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  • Early Thromboembolism Chemoprophylaxis is Safe and Efficacious After Intracranial Hemorrhage from Traumatic Brain Injury

    Final Number:

    Ali Farooqui MD; Bradley Hiser MD; N. Scott Litofsky MD

    Study Design:

    Subject Category:

    Meeting: Congress of Neurological Surgeons 2012 Annual Meeting

    Introduction: Patients with traumatic brain injury (TBI) are at risk for development of thromboembolic disease (TE). The use of chemoprophylaxis in this patient group has not fully been characterized. We hypothesize that early chemoprophylaxis in patients with TBI is safe and efficacious.

    Methods: In May 2009, a protocol was instituted for patients with TBI where chemoprophylaxis for TE with either 30mg of Lovenox twice daily or 5000U of Heparin three time a day was initiated 24 hours after an intracranial hemorrhage (ICH) was demonstrated as stable on head CT. Two cohorts were evaluated; cohort 1 included patients from May 2008 – April 2009 who had no routine administration of chemoprophylaxis, and cohort 2 included patients from May 2009 – May 2010, after the protocol was instituted. The groups were compared with the major outcomes being deep venous thrombosis (DVT), pulmonary embolism (PE) and increase in size of ICH.

    Results: 312 patients with TBI were seen during the study course and 236 patients met criteria for inclusion in the study; 107 patients in cohort 1 and 129 patients in cohort 2. DVT rate for cohort 1 was 6 occurrences (5.61%) and 0 occurrences (0%) in cohort 2, which was a statistically significant difference (p=0.0080). PE was found in 4 patients for cohort 1 (3.74%) and 1 patient in cohort 2 (0.78%), a difference that did not reach statistical significance (p=0.18). 3 instances of increased ICH occurred after starting anticoagulation for chemoprophylaxis in cohort 1 (2.8%) and 1 patient in cohort 2 (0.7%) was not statistically different (p=0.33).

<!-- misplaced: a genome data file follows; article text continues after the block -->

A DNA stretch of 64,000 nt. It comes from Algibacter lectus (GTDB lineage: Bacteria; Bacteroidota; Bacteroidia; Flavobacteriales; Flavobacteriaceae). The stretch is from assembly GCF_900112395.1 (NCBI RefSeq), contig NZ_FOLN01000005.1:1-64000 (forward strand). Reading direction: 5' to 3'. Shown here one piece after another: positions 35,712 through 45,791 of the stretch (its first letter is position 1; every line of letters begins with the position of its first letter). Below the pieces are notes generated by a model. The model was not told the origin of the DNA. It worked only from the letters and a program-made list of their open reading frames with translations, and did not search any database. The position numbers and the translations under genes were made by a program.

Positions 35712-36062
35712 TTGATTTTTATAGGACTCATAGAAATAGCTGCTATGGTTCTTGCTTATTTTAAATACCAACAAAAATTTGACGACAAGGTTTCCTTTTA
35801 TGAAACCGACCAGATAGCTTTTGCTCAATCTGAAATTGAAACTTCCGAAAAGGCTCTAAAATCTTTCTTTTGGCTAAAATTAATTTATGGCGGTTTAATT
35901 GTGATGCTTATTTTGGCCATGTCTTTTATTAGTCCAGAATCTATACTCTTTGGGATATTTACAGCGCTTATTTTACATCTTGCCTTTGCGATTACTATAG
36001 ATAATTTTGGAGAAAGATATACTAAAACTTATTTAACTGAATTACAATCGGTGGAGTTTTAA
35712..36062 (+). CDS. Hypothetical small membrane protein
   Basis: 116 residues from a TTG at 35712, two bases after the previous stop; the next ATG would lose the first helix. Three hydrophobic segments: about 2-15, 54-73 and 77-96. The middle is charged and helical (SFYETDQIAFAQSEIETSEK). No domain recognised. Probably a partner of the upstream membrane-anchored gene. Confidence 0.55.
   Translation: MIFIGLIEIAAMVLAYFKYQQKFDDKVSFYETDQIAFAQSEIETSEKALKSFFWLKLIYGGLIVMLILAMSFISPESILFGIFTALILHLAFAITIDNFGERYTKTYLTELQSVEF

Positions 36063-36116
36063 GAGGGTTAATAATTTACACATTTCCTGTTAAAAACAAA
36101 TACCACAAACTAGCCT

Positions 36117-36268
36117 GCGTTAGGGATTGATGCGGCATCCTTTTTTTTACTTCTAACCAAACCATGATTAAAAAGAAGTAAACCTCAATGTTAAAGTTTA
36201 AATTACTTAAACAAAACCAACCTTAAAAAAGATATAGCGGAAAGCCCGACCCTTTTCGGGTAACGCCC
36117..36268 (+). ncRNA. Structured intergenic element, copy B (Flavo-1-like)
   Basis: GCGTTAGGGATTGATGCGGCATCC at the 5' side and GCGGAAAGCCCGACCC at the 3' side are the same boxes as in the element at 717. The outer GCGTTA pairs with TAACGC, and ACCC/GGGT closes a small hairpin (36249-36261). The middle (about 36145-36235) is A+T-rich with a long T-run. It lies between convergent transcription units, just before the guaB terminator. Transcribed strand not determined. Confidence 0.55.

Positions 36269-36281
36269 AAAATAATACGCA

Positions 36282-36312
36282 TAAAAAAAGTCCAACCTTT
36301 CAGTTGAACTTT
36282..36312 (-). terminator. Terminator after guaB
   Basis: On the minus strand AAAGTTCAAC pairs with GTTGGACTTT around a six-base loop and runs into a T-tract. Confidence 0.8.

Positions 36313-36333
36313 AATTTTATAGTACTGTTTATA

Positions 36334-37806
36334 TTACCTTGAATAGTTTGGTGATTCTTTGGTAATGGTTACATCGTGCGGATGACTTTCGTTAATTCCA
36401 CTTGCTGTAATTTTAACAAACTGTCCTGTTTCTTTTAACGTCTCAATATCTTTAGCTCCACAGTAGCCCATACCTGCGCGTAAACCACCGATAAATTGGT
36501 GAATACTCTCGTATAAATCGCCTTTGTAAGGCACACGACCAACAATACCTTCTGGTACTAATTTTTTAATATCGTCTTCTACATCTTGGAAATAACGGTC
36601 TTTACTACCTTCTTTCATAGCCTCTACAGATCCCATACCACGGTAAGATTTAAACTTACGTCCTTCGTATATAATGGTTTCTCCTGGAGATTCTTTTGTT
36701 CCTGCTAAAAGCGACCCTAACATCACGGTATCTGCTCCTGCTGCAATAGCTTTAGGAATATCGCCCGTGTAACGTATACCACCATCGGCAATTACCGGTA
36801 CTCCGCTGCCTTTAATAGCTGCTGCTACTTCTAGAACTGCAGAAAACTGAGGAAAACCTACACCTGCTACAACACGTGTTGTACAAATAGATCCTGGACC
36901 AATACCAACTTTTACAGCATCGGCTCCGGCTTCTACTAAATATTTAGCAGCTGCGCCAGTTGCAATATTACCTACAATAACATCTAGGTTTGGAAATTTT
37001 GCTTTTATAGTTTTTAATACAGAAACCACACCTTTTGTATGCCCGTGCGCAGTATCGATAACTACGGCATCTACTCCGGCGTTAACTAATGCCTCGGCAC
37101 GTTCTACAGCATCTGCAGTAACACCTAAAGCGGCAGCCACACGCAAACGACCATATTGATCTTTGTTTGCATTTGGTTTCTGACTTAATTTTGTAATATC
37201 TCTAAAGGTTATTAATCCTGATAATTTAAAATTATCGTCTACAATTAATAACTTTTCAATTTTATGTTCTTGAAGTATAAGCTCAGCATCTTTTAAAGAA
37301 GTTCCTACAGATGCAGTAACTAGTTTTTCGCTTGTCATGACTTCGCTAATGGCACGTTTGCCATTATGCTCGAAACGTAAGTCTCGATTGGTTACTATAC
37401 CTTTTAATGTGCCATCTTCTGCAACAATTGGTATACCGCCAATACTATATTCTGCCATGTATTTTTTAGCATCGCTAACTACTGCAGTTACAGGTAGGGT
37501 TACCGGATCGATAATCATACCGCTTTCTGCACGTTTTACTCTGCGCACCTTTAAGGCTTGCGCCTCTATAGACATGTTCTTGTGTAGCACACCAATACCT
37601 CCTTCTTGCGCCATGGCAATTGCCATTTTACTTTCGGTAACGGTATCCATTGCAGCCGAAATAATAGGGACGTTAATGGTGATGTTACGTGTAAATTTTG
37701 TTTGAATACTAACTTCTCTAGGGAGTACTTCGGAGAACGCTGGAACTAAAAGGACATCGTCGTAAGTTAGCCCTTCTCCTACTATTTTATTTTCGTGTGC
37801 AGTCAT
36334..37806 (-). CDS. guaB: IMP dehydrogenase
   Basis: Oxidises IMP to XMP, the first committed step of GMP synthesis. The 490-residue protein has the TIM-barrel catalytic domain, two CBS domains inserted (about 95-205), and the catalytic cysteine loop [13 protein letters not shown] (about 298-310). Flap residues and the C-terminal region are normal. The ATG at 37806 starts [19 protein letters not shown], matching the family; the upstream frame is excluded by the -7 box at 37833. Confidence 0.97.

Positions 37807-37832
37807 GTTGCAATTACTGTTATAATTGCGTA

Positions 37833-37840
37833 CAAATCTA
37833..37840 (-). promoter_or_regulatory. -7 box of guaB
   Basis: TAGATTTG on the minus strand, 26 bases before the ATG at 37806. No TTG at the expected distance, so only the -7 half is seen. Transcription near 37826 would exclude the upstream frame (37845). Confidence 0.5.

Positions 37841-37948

Conclusions: Use of chemoprophylaxis in traumatic brain injury 24 hours after stable head CT is safe and decreases the rate of DVT formation.

    Patient Care: Early chemoprophylaxis for thromboembolic disease may reduce the risk of DVT and PE in patients suffering from traumatic disease with intracranial hemorrhage.

    Learning Objectives: At the conclusion of this session participants should be able to 1) Describe the importance of thromboembolism prophylaxis. 2) Discuss, in small groups the controversy surrounding chemoprophylaxis in trauma. 3) Identify an effective treatment for thromboembolism prophylaxis.


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